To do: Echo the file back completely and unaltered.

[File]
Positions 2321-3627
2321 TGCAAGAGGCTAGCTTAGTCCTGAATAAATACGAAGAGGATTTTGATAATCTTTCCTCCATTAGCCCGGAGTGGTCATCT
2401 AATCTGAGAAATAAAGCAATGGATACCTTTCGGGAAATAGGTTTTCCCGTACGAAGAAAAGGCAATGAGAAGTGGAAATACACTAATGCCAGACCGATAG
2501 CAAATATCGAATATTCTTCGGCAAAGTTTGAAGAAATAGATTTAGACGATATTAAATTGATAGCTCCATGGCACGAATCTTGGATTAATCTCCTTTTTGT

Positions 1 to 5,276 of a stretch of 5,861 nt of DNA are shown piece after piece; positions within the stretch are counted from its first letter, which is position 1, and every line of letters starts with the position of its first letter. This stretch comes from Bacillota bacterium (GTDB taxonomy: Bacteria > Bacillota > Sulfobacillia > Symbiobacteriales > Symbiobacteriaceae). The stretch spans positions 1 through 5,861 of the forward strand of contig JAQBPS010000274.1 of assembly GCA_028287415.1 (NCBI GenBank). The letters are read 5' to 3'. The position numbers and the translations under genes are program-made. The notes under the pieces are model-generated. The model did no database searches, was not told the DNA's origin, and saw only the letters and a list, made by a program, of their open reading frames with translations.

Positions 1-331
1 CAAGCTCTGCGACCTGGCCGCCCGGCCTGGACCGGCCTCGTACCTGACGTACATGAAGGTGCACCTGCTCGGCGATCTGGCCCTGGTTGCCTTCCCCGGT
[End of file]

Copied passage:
Positions 2321-3627
2321 TGCAAGAGGCTAGCTTAGTCCTGAATAAATACGAAGAGGATTTTGATAATCTTTCCTCCATTAGCCCGGAGTGGTCATCT
2401 AATCTGAGAAATAAAGCAATGGATACCTTTCGGGAAATAGGTTTTCCCGTACGAAGAAAAGGCAATGAGAAGTGGAAATACACTAATGCCAGACCGATAG
2501 CAAATATCGAATATTCTTCGGCAAAGTTTGAAGAAATAGATTTAGACGATATTAAATTGATAGCTCCATGGCACGAATCTTGGATTAATCTCCTTTTTGT

Positions 1 to 5,276 of a stretch of 5,861 nt of DNA are shown piece after piece; positions within the stretch are counted from its first letter, which is position 1, and every line of letters starts with the position of its first letter. This stretch comes from Bacillota bacterium (GTDB taxonomy: Bacteria > Bacillota > Sulfobacillia > Symbiobacteriales > Symbiobacteriaceae). The stretch spans positions 1 through 5,861 of the forward strand of contig JAQBPS010000274.1 of assembly GCA_028287415.1 (NCBI GenBank). The letters are read 5' to 3'. The position numbers and the translations under genes are program-made. The notes under the pieces are model-generated. The model did no database searches, was not told the DNA's origin, and saw only the letters and a list, made by a program, of their open reading frames with translations.

Positions 1-331
1 CAAGCTCTGCGACCTGGCCGCCCGGCCTGGACCGGCCTCGTACCTGACGTACATGAAGGTGCACCTGCTCGGCGATCTGGCCCTGGTTGCCTTCCCCGGT